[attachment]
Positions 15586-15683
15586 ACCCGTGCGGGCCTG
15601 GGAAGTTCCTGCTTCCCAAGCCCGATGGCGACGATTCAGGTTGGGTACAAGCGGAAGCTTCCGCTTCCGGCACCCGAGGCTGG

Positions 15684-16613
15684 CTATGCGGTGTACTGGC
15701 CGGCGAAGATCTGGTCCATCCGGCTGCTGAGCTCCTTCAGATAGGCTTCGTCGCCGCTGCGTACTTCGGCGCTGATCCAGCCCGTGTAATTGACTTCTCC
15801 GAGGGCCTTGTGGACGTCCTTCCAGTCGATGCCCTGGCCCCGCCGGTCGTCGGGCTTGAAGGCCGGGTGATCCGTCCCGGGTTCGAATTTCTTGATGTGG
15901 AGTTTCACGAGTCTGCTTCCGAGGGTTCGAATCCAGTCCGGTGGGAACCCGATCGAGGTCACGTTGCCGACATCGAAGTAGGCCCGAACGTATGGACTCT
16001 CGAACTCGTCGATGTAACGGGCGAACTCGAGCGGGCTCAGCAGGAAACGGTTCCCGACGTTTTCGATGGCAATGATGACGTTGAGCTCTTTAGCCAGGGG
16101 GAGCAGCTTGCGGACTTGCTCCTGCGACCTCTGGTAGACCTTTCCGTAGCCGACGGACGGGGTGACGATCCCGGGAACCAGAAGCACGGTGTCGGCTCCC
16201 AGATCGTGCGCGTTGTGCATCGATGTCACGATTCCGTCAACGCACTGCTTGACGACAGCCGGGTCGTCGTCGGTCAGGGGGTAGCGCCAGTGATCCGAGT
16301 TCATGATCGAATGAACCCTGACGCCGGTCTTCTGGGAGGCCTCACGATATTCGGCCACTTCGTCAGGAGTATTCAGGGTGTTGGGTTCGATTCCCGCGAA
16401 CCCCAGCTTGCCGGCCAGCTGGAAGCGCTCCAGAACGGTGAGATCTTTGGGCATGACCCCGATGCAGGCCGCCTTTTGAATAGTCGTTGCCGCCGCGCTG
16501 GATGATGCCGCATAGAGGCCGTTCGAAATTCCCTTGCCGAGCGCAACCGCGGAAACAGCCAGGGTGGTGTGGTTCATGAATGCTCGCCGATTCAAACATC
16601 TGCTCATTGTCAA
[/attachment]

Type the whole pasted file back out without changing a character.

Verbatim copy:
Positions 15586-15683
15586 ACCCGTGCGGGCCTG
15601 GGAAGTTCCTGCTTCCCAAGCCCGATGGCGACGATTCAGGTTGGGTACAAGCGGAAGCTTCCGCTTCCGGCACCCGAGGCTGG

Positions 15684-16613
15684 CTATGCGGTGTACTGGC
15701 CGGCGAAGATCTGGTCCATCCGGCTGCTGAGCTCCTTCAGATAGGCTTCGTCGCCGCTGCGTACTTCGGCGCTGATCCAGCCCGTGTAATTGACTTCTCC
15801 GAGGGCCTTGTGGACGTCCTTCCAGTCGATGCCCTGGCCCCGCCGGTCGTCGGGCTTGAAGGCCGGGTGATCCGTCCCGGGTTCGAATTTCTTGATGTGG
15901 AGTTTCACGAGTCTGCTTCCGAGGGTTCGAATCCAGTCCGGTGGGAACCCGATCGAGGTCACGTTGCCGACATCGAAGTAGGCCCGAACGTATGGACTCT
16001 CGAACTCGTCGATGTAACGGGCGAACTCGAGCGGGCTCAGCAGGAAACGGTTCCCGACGTTTTCGATGGCAATGATGACGTTGAGCTCTTTAGCCAGGGG
16101 GAGCAGCTTGCGGACTTGCTCCTGCGACCTCTGGTAGACCTTTCCGTAGCCGACGGACGGGGTGACGATCCCGGGAACCAGAAGCACGGTGTCGGCTCCC
16201 AGATCGTGCGCGTTGTGCATCGATGTCACGATTCCGTCAACGCACTGCTTGACGACAGCCGGGTCGTCGTCGGTCAGGGGGTAGCGCCAGTGATCCGAGT
16301 TCATGATCGAATGAACCCTGACGCCGGTCTTCTGGGAGGCCTCACGATATTCGGCCACTTCGTCAGGAGTATTCAGGGTGTTGGGTTCGATTCCCGCGAA
16401 CCCCAGCTTGCCGGCCAGCTGGAAGCGCTCCAGAACGGTGAGATCTTTGGGCATGACCCCGATGCAGGCCGCCTTTTGAATAGTCGTTGCCGCCGCGCTG
16501 GATGATGCCGCATAGAGGCCGTTCGAAATTCCCTTGCCGAGCGCAACCGCGGAAACAGCCAGGGTGGTGTGGTTCATGAATGCTCGCCGATTCAAACATC
16601 TGCTCATTGTCAA